In the early 1980s, many indigenous Q’eqchi’ women from Sepur Zarco in Guatemala suffered a horrific ordeal. They were forced into sexual slavery by Guatemalan military commanders, during one of the most violent and repressive periods of Guatemala’s internal armed conflict.
Supported by Trócaire through our local partners, the women bravely fought for justice for decades. In 2016, a landmark legal ruling proved historic when two military commanders were found guilty of committing crimes against humanity, including sexual violence and sexual slavery committed against 11 Maya Q’eqchi’ women.
This case was an example of strategic litigation – an approach which aims to obtain justice, realise human rights and achieve systemic change. These cases involve setting precedents in law, changing policy and influencing public opinion to prevent further violations from happening again in the future.
“We were consulted on everything, what we wanted to do and what we didn’t want to do. We did nothing on our own, nor did they on their own, everything was in consensus”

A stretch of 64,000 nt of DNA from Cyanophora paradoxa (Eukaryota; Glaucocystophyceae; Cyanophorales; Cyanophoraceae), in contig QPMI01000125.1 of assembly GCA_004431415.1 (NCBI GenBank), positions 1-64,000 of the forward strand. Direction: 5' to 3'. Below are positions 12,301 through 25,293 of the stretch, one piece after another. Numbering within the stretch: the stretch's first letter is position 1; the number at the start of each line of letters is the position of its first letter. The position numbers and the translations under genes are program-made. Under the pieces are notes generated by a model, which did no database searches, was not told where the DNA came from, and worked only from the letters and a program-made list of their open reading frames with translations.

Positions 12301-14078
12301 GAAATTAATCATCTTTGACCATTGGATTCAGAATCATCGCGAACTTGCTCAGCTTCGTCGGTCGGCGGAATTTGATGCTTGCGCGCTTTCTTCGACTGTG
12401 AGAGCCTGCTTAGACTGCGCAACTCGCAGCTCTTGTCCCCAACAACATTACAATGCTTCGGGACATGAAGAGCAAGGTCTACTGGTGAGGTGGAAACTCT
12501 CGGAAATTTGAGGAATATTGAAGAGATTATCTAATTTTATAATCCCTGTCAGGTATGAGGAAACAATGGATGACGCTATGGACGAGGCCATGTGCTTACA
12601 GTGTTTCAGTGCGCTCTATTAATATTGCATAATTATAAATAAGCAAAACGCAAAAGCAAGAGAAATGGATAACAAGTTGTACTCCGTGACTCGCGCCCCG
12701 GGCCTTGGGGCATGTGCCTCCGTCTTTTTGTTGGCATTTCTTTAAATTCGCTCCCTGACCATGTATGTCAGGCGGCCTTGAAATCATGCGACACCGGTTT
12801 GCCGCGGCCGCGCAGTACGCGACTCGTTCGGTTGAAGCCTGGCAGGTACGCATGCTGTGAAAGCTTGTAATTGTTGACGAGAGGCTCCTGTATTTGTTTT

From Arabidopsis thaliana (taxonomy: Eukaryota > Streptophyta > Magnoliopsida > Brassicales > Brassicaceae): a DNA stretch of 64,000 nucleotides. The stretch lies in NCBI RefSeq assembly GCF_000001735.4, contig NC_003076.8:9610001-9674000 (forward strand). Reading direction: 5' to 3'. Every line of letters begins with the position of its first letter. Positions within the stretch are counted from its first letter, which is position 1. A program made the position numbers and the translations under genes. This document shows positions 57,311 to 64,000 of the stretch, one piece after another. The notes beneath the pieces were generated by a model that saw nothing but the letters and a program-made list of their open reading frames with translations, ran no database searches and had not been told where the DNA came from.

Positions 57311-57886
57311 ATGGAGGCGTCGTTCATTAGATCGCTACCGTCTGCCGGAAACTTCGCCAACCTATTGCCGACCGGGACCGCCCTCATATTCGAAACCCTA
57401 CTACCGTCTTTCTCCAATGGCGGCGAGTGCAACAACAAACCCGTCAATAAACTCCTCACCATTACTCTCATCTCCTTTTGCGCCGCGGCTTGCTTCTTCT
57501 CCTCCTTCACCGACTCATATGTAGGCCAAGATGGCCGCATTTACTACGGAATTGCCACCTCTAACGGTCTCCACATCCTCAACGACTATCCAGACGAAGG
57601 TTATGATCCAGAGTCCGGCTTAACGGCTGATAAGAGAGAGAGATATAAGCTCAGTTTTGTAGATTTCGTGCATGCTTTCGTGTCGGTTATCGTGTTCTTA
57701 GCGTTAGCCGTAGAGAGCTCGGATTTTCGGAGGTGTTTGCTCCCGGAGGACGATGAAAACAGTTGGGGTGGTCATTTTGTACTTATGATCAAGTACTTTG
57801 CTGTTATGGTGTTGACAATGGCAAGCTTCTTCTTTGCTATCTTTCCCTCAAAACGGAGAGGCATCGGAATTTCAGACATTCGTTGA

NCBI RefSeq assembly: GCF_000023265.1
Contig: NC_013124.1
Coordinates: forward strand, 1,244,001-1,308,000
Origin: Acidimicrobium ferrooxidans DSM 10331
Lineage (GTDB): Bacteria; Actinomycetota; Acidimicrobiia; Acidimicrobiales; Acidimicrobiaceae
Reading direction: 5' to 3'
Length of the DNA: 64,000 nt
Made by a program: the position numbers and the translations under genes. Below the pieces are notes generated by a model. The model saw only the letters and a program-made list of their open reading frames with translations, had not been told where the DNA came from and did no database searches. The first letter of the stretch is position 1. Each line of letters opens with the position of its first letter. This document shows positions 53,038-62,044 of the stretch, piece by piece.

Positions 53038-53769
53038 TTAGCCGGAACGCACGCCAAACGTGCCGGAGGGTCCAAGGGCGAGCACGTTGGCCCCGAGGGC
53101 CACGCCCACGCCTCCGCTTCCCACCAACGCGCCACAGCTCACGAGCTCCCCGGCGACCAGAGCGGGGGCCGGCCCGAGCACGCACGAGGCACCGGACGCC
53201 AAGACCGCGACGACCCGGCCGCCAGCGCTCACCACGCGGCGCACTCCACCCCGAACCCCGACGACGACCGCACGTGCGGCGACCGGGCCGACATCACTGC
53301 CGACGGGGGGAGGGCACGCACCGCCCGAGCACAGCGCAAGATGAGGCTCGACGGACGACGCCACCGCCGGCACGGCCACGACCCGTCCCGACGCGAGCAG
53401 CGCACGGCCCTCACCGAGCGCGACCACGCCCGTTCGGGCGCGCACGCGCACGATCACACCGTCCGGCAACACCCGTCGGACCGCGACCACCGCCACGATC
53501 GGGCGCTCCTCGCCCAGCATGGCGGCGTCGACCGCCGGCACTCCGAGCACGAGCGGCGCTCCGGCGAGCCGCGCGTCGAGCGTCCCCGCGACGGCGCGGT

This quote from one of the indigenous Q’eqchi’ women illustrates a key finding from Trócaire’s new research on Strategic Litigation. Namely, that the approach should be empowering and democratic for survivors.
This Q’eqchi’ woman was one of the people who participated in research on Strategic Litigation in Guatemala and Honduras that Trócaire commissioned in 2019 and 2020. She spoke about how the lawyers and civil society organisations leading the case took an approach that ensured that the survivors’ voices, needs and priorities guided all major decisions in relation to how the case was fought and won.
The research focuses on four strategic litigation cases that Trócaire has been supporting over several years. It explores the experiences of the indigenous and peasant women and men at the heart of these cases.